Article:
Our NIEHS T32-supported Training Program in Environmental Toxicology (ETox) has been in existence at UTMB for nearly 20 years, and this resubmission application seeks to continue our federal support for this uniquely outstanding program, in an exemplary academic venue, having a critical mass of federally-funded trainers, a tradition of successful trainee placement, a 20-year history of support from our NIEHS Center on Environmental Toxicology (CET), our NIH Clinical Translational Science Award (CTSA), and unparalleled institutional support for research from our Sealy Foundation and the UTMB Graduate School of Biological Sciences (GSBS). Four training areas of institutional strength in toxicology-relevant areas include: 1) airway inflammation/obstruction pathogenesis, 2) intracellular regulation and signaling, 3) DNA damage and repair, and 4) organ pathophysiology, all sharing a unifying theme of oxidant injury, in which T32 fellows experience exceptional training in research, teaching, and didactic coursework. Importantly, our new emphasis within our ETox Training Program has been its purposeful integration with our NIH CTSA, to provide our trainees with collaborative and translational mentoring within our multi-disciplinary translational teams (MTTs), which are vital components of existing and developing federally-funded research initiatives, at UTMB.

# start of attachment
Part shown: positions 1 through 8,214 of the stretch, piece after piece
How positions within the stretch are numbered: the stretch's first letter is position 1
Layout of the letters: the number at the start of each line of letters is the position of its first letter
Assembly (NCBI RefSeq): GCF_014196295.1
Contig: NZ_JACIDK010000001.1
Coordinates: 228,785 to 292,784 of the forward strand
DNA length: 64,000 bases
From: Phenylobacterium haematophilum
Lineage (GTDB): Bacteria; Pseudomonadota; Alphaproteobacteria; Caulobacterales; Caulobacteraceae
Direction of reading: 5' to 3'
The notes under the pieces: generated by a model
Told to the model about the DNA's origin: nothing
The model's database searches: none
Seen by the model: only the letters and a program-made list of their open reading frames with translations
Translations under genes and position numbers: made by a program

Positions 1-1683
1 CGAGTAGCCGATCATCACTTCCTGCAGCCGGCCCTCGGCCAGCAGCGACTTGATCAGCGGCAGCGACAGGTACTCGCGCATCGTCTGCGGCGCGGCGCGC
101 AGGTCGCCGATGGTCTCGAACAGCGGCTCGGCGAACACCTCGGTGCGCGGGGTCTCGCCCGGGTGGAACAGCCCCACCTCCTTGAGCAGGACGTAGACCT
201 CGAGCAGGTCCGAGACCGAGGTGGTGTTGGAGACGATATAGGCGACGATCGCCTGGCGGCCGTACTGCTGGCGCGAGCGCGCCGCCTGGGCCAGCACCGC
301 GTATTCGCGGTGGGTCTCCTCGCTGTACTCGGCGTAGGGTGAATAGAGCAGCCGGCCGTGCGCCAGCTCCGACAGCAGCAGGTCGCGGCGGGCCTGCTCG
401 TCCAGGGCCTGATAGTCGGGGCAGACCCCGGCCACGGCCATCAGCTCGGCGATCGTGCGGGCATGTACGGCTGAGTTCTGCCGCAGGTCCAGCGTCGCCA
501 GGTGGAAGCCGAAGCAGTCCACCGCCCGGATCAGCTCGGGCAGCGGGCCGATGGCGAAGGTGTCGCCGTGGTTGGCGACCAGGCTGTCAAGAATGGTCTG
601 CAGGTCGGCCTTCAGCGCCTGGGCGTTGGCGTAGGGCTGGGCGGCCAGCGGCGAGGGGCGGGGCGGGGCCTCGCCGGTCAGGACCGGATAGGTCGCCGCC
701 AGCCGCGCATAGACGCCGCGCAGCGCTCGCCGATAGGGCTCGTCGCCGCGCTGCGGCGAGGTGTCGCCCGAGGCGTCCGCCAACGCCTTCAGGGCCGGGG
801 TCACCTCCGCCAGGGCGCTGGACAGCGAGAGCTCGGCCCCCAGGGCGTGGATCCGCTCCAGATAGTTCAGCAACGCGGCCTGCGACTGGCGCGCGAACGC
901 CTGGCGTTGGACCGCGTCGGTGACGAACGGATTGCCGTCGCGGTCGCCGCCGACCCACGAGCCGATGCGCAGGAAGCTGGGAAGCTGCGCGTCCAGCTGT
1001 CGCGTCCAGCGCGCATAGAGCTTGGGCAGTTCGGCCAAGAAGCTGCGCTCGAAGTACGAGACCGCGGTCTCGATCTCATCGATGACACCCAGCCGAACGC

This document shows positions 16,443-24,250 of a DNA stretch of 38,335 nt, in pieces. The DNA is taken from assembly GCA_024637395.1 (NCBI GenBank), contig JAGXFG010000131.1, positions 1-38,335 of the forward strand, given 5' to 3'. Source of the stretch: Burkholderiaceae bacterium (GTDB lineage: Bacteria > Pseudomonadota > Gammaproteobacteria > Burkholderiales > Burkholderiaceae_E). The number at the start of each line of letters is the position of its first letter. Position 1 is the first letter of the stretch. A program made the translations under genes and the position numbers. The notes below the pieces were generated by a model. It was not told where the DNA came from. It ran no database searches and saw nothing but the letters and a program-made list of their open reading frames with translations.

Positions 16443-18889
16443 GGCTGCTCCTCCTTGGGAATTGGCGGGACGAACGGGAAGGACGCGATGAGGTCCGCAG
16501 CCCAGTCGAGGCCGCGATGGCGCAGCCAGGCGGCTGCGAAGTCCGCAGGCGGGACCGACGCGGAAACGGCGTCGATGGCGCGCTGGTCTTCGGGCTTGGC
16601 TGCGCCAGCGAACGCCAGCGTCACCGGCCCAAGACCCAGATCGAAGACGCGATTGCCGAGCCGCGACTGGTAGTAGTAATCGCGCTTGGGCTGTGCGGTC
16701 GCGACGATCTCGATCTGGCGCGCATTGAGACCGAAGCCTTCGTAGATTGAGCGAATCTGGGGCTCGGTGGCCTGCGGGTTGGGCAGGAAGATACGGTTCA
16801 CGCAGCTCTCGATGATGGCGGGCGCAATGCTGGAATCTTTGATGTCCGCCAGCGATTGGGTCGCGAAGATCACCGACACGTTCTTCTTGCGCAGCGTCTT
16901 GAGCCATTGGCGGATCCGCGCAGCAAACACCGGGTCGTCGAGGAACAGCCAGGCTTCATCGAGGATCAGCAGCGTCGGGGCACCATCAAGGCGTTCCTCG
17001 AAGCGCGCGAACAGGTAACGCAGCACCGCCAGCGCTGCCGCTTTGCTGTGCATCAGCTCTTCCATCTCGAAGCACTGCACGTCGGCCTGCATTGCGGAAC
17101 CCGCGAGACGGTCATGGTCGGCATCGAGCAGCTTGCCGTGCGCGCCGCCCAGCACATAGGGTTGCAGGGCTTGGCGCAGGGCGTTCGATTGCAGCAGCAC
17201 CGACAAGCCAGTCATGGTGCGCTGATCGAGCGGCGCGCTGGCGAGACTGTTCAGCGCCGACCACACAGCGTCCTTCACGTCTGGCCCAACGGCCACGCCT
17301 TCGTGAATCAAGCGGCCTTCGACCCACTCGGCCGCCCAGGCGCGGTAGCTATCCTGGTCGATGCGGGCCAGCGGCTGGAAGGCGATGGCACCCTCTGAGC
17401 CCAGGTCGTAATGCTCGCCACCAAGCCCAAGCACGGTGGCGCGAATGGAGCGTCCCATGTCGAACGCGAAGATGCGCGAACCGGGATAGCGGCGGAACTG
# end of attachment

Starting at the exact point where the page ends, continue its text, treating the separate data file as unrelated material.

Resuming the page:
Agency
National Institute of Health (NIH)
Type
Institutional National Research Service Award (T32)
Project #
5T32ES007254-22
Application #
8696863
Study Section
Environmental Health Sciences Review Committee (EHS)
Program Officer
Shreffler, Carol K
Project Start
Project End
Budget Start
Budget End
Support Year
22
Fiscal Year
2014
Total Cost
Indirect Cost
Name
University of Texas Medical Br Galveston
Department
Internal Medicine/Medicine
Type
Schools of Medicine
DUNS #
City
Galveston
State
TX
Country
United States
Zip Code
77555